Having Trouble Exercising & Other Health Habits

October 4, 2012

Using the 80/20 principle (#16 of mental models), I’ve been trying to instill healthy habits that can change my life for infinitely better.

My #1 life goal is health & fitness: to lose 50+ lbs & build muscle. And not just to lose weight, but to be super healthy inside & out.

To accomplish this, I’ve set up some small things I need to do daily or weekly that will eventually get me where I want to go.

The idea that 20% of the things I can do will result in 80% of the results I’m looking for in health & fitness.

For fitness, my habits are:

– take all my supplements daily (cod liver oil, digestive enzymes, probiotics, vitamin)
– drink 6qt water daily
– follow paleo way of eating
– exercise at least 20 mins 3-4x/week

Some mental hacks I use to make my above habits stick:
– meditation (2x/day)
– visit therapist/energy work at least 2x/month
– use float tanks for stress relief & relaxation (no specific amount)
light box therapy 30min/daily to ward off seasonal affective disorder in the winter (fall & winter typically when I eat the most & gain weight)
– use accountability factor to keep me on the path of healthy eating via blogging my weight results weekly here

How I keep track:

So I keep track of all of this via the iphone/ipad notes app. I have one note w/ all the habits I need to track listed – then I put an X as I do them. Then at night, I transfer all of them into a big spreadsheet. (seems like a lot of work? I have a lot of free time!)

Some habits are sticking while others aren’t.

The one’s that are working:
-Take all 4 supplements: near 100% compliance for 80 days
-Eating paleo: 100% for 56 days
-Water: near 80% for 80 days (I get up to 5qt out of my 6qt goal)
-Lightbox: 100% for 8 days
-Keep accountable via blog: 100%
-See therapist at least 2x/month: 80-100%. High cost + long drive a factor.
-Float tanks: didn’t have a goal, so I go 1-2x a month. Cost & long drive a factor.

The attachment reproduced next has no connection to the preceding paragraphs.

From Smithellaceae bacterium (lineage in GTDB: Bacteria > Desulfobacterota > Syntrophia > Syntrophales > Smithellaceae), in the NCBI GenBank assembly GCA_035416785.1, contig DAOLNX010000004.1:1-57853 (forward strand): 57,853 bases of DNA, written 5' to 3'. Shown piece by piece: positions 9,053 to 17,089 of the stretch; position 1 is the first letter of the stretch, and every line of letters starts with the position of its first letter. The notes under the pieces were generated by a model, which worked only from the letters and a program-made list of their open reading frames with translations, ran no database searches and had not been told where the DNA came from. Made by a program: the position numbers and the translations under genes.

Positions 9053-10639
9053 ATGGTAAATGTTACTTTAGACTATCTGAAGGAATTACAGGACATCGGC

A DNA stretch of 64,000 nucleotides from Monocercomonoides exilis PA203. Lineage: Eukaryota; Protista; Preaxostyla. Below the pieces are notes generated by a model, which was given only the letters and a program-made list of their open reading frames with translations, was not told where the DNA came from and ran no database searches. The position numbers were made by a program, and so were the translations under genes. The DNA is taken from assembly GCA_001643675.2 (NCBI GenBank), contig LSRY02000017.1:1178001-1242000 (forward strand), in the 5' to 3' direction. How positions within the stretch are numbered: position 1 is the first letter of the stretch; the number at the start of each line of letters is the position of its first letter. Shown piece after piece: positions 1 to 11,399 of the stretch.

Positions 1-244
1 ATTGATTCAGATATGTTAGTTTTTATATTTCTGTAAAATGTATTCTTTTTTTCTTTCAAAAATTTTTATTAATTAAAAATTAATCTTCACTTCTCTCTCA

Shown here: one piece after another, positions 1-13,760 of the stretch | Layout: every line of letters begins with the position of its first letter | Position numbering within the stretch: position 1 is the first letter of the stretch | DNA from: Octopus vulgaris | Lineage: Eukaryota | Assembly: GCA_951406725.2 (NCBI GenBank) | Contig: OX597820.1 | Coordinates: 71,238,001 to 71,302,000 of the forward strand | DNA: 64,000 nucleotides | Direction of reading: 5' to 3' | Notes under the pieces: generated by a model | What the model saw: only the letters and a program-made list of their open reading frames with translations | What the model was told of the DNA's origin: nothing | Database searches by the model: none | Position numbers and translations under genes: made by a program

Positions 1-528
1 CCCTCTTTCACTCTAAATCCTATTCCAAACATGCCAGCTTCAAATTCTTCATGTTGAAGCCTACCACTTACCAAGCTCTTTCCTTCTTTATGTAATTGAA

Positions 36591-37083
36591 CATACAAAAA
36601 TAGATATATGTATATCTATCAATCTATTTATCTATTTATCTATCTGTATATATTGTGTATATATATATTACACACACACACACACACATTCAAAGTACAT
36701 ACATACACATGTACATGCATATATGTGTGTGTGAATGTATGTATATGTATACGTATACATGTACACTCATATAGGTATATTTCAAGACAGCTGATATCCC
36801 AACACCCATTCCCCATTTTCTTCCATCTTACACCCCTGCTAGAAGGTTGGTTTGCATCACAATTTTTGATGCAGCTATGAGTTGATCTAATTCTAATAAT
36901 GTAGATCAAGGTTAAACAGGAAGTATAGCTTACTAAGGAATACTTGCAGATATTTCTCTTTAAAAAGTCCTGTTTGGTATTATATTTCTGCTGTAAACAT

Side effect: as a result of some of the things I am doing, my creativity is on overload. I post a lot on this blog, make audio podcasts, videos etc. All of which are super rewarding for my mind.

The troublesome ones:
Exercise: 0-10% compliance
Meditation: 0-10% compliance

As I’m writing this out, I can see that I’ve made tremendous strides towards health & fitness since there are more habits I’m actually doing than the ones that I’m not. 4 months ago, I was doing none of these.

Golden nugget: So just the simple act of having a written goal & tracking it seems to help A LOT in its compliance.

I’ve been trying hard to figure out how to make myself exercise & meditate.

Regarding exercise:
I’ve tried a lot of methods. In the past, I’ve hired trainers. I usually get sick of their personality or their types of workouts or the fact that I have to prebuy a large block of sessions instead of pay as you go. ie: If you want a trainer, you have to buy an 8-week session package costing x number of dollars, pay it all up front, no refunds.

I’ve bought countless gym memberships which all fizzle out after a few weeks/months of use. Usually there’s the barrier of being a newbie at a busy gym full of good looking people.

Once I overcome that, there’s the barrier of actually going. I have to put on clothes, look presentable, drive, park, go inside, deal with people, etc.

Then I gotta work out – deal with others using the machines I want to use, making sure I’m working out correctly, social pressure of being watched by others, dealing with lack of results, etc. Then of course the drive back (which is usually very pleasant). In the winter time, going out of the house just to work out (a double negative) is nearly impossible.